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Maine folklore

Maine, the 23rd State.

Nickname: Pine Tree State
Origin of state's name: Assumed to be a reference to the state region being
a mainland, different from its many surrounding islands
Capital City: Augusta
Admission to Statehood: March 15, 1820
Area: 35387 sq.mi
Bird: Chickadee
Flower: White pine cone and tassel
Tree: Eastern White pine

The folklore of Maine is as rugged and varied as its landscape. Ghosts and spooks abound! A Watcher haunts the Isles of Shoals, waiting for the return of her pirate lover; Old Trickey the Sandman binds and hauls sand forever along the beaches of Maine; Old Betty Booker the witch curses a fisherman who won't share his lunch in Kittery; and a kind wizard living near Hallowell helps an eloping couple escape from their pursuers. (You can read the longer version of their stories in Spooky New England by S.E. Schlosser.) Another spooky Maine story deals with the infamous Colonel Buck and his monument, in which a wicked deed haunts the good colonel's name even after he is deceased.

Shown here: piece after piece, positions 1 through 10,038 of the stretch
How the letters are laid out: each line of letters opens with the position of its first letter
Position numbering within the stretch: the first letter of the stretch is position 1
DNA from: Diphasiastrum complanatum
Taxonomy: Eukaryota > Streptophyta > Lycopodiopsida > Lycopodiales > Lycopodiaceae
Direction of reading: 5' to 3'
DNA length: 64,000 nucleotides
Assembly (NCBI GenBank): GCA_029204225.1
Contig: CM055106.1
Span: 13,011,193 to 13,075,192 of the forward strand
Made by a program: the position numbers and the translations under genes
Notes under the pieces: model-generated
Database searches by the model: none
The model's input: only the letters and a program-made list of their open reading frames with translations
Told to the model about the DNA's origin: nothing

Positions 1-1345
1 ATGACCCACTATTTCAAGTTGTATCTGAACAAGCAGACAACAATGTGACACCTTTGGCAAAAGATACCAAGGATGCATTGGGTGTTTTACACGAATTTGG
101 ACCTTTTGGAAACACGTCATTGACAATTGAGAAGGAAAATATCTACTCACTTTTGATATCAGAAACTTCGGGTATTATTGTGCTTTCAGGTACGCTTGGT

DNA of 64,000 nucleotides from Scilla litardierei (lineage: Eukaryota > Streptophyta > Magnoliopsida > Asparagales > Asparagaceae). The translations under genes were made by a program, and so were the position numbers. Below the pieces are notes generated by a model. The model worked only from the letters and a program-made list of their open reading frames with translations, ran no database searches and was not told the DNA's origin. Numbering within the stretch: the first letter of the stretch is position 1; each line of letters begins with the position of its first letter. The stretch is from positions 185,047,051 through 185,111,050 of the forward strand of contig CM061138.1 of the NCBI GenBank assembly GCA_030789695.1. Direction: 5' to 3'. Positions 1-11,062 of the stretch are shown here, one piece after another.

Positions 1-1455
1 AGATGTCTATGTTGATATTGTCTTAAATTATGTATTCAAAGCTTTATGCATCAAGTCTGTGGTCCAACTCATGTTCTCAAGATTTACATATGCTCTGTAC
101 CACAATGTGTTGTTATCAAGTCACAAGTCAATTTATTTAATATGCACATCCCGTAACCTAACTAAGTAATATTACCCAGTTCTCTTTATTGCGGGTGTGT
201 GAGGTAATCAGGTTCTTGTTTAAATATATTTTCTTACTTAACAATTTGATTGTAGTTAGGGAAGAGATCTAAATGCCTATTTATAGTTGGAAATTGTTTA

Maine tall tales are always good for a laugh! If you though England had it bad, you should check out a Maine Fog sometime. Or stop by and sample a Gollywhopper's egg. There's nothing like them anywhere else in the world (or at least, that's what our Yankee Peddler friend told the gullible housewives in this version of the tale, retold by S.E. Schlosser!) But my favorite Maine folktale is the story of The Fisherman and the Bear! Can you guess which is the better fisherman?


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© S.E. Schlosser 1997 - 2005.

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